Travelling safely through Peru by bus

Peru is a great country to backpack in as it is rough, cutting edge and still very unexplored. Add to this the wild life, wonderful people and untouched nature and you have a summary of all the great things that make Peru so unbelievably great to travel. But as in any other country and big cities, always be careful for potential incidents. To give you a helping hand, you can find some practical pointers here to ensure you enjoy your Peruvian adventure well prepared, safe and sound.

We will give you a quick run-down on every day travelling issues when taking long distance buses or local means of transport in Peru and Lima.

Transport

Peru is a huge country, which means that you will be moving quite frequently if you see yourself going to places like the mystical Northern Highlands, active capital Lima, or even all the way down south to old Inca capital Cusco and Machu Picchu.

Getting into Peru, or going out

Primarily, always ensure you have a copy of your passport available, either digital or physical. If you do lose your passport along the way, a copy is still generally considered a valid form of identification in most places (hostels, clubs, buses, etc).

If you enter Peru from another country by bus, make sure you guard the little visa paper you get at the border properly. If you lose this, a fine will be the result when exiting Peru when leaving by bus or flight. In this case, it unfortunately does not matter what customs has registered in their computer, as you are prompted to take good care of your loose visa paper. Furthermore, having a visa exempts you from paying local taxes in a hostel!

When you want to go to Brasil, keep in mind you need to have your documents for yellow fever vaccination at hand. This is an entry requirement for Brasil and without it, crossing the border can become very difficult, if not impossible. For the other bordering countries (Ecuador, Colombia, Bolivia and Chili), this is not an entry requirement, but obviously a vaccination is always recommended!

Long distance buses

The long distance buses are a great way of making distance for a very affordable price. And as Peru is big, there is a huge range of different transport companies, comfort and prices available to pick from. Be smart and pick one in the safe upper price class when travelling long distance – upper price class still means a very affordable backpack price as Peru is luckily still very cheap.

Lower priced buses usually tend to pick up random travellers on the side of the road, which increases chances on theft, so be cautious when going for these cheaper alternatives. Upon entering a bus your ticket will generally be checked and, depending on the amount of stops, also along the way by the bus attendant. Don’t forget to take a water bottle to prevent hydration and some toilet paper always comes in handy as well, in case the toilet runs out!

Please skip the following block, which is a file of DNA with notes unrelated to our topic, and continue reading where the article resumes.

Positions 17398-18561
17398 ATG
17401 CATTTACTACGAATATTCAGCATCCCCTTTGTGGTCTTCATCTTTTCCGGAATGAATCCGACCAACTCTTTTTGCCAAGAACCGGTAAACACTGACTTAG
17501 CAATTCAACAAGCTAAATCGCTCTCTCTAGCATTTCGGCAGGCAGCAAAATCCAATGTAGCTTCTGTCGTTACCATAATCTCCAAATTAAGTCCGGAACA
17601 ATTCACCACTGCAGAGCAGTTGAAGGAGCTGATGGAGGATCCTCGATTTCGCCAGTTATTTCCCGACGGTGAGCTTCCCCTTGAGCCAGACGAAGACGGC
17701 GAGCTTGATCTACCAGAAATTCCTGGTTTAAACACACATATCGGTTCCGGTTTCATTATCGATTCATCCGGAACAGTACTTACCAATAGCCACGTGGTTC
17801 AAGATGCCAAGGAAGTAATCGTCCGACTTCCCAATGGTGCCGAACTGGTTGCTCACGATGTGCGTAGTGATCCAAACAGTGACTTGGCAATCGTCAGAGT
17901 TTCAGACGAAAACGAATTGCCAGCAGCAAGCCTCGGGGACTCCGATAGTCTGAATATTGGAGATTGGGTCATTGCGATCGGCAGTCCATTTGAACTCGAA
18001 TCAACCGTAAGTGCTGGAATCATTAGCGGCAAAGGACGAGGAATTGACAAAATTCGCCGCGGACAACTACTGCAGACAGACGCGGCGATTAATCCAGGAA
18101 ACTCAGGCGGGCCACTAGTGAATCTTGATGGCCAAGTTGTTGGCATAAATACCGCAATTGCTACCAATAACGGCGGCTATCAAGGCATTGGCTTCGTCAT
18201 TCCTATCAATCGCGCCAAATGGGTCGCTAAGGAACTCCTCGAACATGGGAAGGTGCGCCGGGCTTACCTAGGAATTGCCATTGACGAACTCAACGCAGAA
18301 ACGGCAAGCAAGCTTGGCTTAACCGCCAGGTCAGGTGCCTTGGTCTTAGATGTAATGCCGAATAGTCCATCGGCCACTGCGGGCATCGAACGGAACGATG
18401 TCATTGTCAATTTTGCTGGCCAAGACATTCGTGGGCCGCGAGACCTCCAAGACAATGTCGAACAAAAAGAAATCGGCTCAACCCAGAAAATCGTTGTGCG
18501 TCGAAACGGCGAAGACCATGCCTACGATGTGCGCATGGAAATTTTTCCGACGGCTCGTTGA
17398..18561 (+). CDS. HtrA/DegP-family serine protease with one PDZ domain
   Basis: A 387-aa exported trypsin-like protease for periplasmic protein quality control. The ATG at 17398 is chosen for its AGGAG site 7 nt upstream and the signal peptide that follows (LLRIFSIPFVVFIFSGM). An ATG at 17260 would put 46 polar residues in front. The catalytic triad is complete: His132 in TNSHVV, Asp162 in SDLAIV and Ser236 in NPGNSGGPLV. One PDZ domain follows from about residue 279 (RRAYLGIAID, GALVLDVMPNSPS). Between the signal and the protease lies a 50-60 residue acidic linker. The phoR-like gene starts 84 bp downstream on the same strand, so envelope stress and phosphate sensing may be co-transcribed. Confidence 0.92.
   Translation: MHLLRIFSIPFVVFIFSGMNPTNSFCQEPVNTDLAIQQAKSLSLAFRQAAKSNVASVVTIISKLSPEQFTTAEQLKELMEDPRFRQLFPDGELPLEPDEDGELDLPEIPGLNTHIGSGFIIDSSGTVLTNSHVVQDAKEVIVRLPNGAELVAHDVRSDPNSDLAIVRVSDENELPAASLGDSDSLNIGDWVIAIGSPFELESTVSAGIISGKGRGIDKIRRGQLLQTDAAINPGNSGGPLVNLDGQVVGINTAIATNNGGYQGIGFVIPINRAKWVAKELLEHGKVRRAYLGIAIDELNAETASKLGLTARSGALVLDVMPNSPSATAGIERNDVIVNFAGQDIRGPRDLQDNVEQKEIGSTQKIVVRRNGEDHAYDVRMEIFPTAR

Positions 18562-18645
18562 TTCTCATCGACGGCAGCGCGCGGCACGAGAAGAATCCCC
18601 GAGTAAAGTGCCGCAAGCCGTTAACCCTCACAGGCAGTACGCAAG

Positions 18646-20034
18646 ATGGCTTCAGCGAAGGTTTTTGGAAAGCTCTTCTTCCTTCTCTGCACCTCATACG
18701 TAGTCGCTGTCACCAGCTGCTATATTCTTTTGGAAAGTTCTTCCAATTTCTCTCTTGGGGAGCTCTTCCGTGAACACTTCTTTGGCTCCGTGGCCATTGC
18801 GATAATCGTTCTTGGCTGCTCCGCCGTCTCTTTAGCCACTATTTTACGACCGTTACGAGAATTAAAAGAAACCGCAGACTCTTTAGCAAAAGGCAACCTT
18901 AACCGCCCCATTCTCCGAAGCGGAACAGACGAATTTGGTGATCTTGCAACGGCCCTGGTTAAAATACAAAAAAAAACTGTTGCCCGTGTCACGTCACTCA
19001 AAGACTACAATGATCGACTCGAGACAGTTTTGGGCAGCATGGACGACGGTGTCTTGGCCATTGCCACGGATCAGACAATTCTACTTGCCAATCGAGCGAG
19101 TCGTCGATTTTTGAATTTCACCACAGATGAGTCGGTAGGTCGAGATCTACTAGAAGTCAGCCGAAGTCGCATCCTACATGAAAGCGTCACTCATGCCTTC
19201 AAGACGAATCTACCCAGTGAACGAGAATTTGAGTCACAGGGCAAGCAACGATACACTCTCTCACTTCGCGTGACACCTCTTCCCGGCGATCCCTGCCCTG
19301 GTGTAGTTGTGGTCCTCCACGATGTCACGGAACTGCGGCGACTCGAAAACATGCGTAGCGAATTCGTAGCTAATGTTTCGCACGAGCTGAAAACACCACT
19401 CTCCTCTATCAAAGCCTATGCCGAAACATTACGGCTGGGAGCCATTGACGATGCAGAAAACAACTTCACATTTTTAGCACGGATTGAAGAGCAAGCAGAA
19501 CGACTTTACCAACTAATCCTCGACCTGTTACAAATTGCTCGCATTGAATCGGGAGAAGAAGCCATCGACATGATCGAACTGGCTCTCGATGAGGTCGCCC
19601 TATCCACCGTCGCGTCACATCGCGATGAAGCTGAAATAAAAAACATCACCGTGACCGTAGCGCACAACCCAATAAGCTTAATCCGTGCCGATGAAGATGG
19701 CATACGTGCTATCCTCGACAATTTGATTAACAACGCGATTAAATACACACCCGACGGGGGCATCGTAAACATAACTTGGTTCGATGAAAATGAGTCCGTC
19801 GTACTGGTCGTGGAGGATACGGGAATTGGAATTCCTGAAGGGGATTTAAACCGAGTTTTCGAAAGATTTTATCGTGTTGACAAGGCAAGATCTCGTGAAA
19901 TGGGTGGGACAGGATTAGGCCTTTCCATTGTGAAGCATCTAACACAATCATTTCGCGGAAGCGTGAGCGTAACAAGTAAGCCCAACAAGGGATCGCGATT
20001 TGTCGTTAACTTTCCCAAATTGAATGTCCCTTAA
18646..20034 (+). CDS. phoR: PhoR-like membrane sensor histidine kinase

Also make sure that the company you travel with ensures that every backpack/suitcase gets properly tagged before stowed in the bottom compartment of the bus AND ensure to receive your ticket from the attendant! This makes sure that your bag will only be released in exchange of the ticket on upcoming stops and you can hang back relaxed in the bus.

On the other hand, please do not put all your valuables in these bags, but keep them with you in a smaller bag or on your person, in a money belt or purse. Put this away properly and do not leave it unattended on the shelves above your head, as you might fall asleep on overnight buses. From all bus companies, these two probably stand out as most reliable: Cruz del Sur and Ormeño. Read more about different Peruvian bus companies right here!

City buses

When you are finding yourself in a local city bus, be mindful (as always) for pickpocketing, using your cell-phone or having your bag lying loosely on your lap. Peruvian city buses can be crowded and do stop everywhere, which means people get on and off quickly. It does happen that people get their phones stolen out of their hand when calling, or that somebody tries to grab your bag through an open window. By simply paying attention in these buses and securing your items you should have an easy and safe trip!

For flights (from Lima) please take it serious to arrive on time at the airport. The increasing tourism is getting controlled better and better, which also means that for example arriving less than 2 hours before an international flight might result in not being allowed onto your flight. We unfortunately do see this happen to some travellers every couple of weeks that expect 1 hour beforehand is fine enough. Also, traffic can be very busy in Lima, so make sure you leave in time!

Taxis

Lastly, taxis can offer you an unlimited range in fares. In general, it is handiest to take a taxi that clearly shows a taxi sign and number on the side of the car. Inside, a taxi driver should always have his license on display, as is quite normal in taxis all over the world. These type of taxis have standard rates. Specifically in Lima the taxis with the name “Metropolitana” printed on it are considered the safest with good rates, these, however, are not found frequently at the airport.

Also make sure you ALWAYS agree on a price before getting into a taxi and if you can’t agree, just look behind the taxi, where there is usually a cue of taxis lined up trying to win your business. And, of course, if you think the rate sounds too cheap to be true, or you simply don’t trust a taxi driver, do not get in!